The County of Hawaii has received $80M in CARES Act funding. $3,992,000 of this funding has been allocated to purchase local farm produce to distribute food to restaurants for meal preparation and deliver meals to vulnerable populations. The county will release an RFP for financial institutions, nonprofit, and for-profit organizations to apply with the capacity to receive $250,000 to over $2 million in awards. Once the money has been awarded, small businesses and nonprofits which have lost income due to COVID-19 can apply for assistance through the awarded organizations. Funds must be distributed to the community by December 20, 2020. Individuals and individual businesses cannot apply if seeking to address only their needs. The RFP will become available starting July 12. A webinar on July 13 from 9-10:30 am will provide an overview of the program. Click here to sign up for the webinar.
The County of Maui OED offers reimbursable grants for programs, project, and events that promote sustainable economic development within Maui County. Projects must directly benefit Maui’s economy. Priority target areas are culture, environment, agriculture, technology, visitor industry, energy, and the arts.
Economic Injury Disaster Loan (EIDL) and EIDL Emergency Advance
Economic Injury Disaster Loan (EIDL) and EIDL Emergency Advance provides working capital loans of up to $2M for small businesses to overcome temporary loss of revenue due to COVID-19. As of April 13, EIDL now includes farm and ranch businesses with fewer than 500 employees, aquaculture, nurseries, and agricultural cooperatives. Businesses can also apply for a loan advance of up to $10,000, which will become available within 3 days of successful application and will not have to be repaid. If agricultural businesses applied to EIDL before EIDL was opened to agricultural businesses, applications will be processed without businesses having to reapply.
The Federal Reserve Main Street Lending Program is offered by the Federal Reserve to help banks give money more freely by purchasing a large portion of loans from banks. This program helps businesses maintain payroll and retain workers through the pandemic. This program is available to any business that has less than 15,000 employees and/or annual revenues under $5 billion.
HCRC Emergency Loan Program (HELP) provides short-term bridge loans and term loans between $15,000-$100,000 to non-profits and mission aligned small businesses that are otherwise unable to secure financing but have an immediate need for capital. Funds can be used for payroll, rent, mortgage interest, utilities and other operating expenses to allow the organizations to stay open.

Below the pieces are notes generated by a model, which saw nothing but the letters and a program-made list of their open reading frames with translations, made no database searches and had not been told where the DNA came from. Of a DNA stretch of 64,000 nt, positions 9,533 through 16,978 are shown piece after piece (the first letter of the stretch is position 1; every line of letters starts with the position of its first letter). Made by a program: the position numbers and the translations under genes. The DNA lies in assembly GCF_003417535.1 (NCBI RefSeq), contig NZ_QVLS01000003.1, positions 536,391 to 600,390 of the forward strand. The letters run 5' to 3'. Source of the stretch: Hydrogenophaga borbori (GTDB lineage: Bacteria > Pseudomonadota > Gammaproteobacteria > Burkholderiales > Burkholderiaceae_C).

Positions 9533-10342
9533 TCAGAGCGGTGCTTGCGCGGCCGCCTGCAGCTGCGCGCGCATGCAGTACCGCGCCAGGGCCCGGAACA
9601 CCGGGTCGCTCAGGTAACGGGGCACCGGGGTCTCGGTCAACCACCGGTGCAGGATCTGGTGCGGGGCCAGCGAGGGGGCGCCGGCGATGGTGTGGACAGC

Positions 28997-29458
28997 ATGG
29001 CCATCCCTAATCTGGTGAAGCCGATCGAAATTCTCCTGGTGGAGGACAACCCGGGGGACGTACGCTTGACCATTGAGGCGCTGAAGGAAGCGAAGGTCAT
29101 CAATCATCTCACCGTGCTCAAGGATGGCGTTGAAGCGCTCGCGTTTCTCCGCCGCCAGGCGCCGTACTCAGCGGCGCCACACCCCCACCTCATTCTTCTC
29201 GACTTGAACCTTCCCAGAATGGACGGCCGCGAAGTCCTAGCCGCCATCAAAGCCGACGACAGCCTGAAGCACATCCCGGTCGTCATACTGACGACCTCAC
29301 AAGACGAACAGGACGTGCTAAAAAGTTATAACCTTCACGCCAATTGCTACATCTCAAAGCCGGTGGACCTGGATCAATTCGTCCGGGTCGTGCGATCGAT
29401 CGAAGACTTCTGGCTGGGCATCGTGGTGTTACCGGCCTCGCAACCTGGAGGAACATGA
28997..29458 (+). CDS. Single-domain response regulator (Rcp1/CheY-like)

The Red Backpack Fund is making 1,000 grants of $5,000 to female entrepreneurs to help alleviate the immediate needs and support the long-term recovery of those impacted by COVID-19. All receipients will also receive a free annual All-Access Pass to all 80+ MasterClass instructors, including Sara Blakely’s class on entrepreneurship, to provide mentorship during this time.
The City and County of Honolulu will make grants to small businesses of up to $10,000 for purposes of paying rent, overhead and utilities, as well as costs for necessary COVID-19 modifications. Businesses must operate in the C&C of Honolulu, maintain a commercial address, employe 30 or fewer employees, and have annual revenues less than $1M.
Stimulus 2020 offers businesses $1,000 to use for any purpose. The money can be repaid in $100 increments per week or 10% of weekly sales if total sales is less than $1000. There are no fees associated with this loan.
GoFundMe will give $500 to businesses that raise at least $500 on their platform. Crowdfunding is a type of fundraising where organizations can ask the public for support. It begins with businesses sharing their stories and asking their audience to donate or invest in their business.
The Hua Kanu Business Loan Program provides $200,000-$1,000,000 loans to Native Hawaiian-owned businesses. The loan has a 7-year term at 4% APR. The loan may be used for working capital or to purchase equipment or inventory.
•Develop and implement short-term education and training programs and/or career pathways programs.
•Cultivate entrepreneurship by supporting the development of small business incubators located on the campuses of, or developed in association with, colleges and universities. These incubators provide, among other things, short-term educational and training programs or continuing education courses to help entrepreneurs establish and grow their businesses.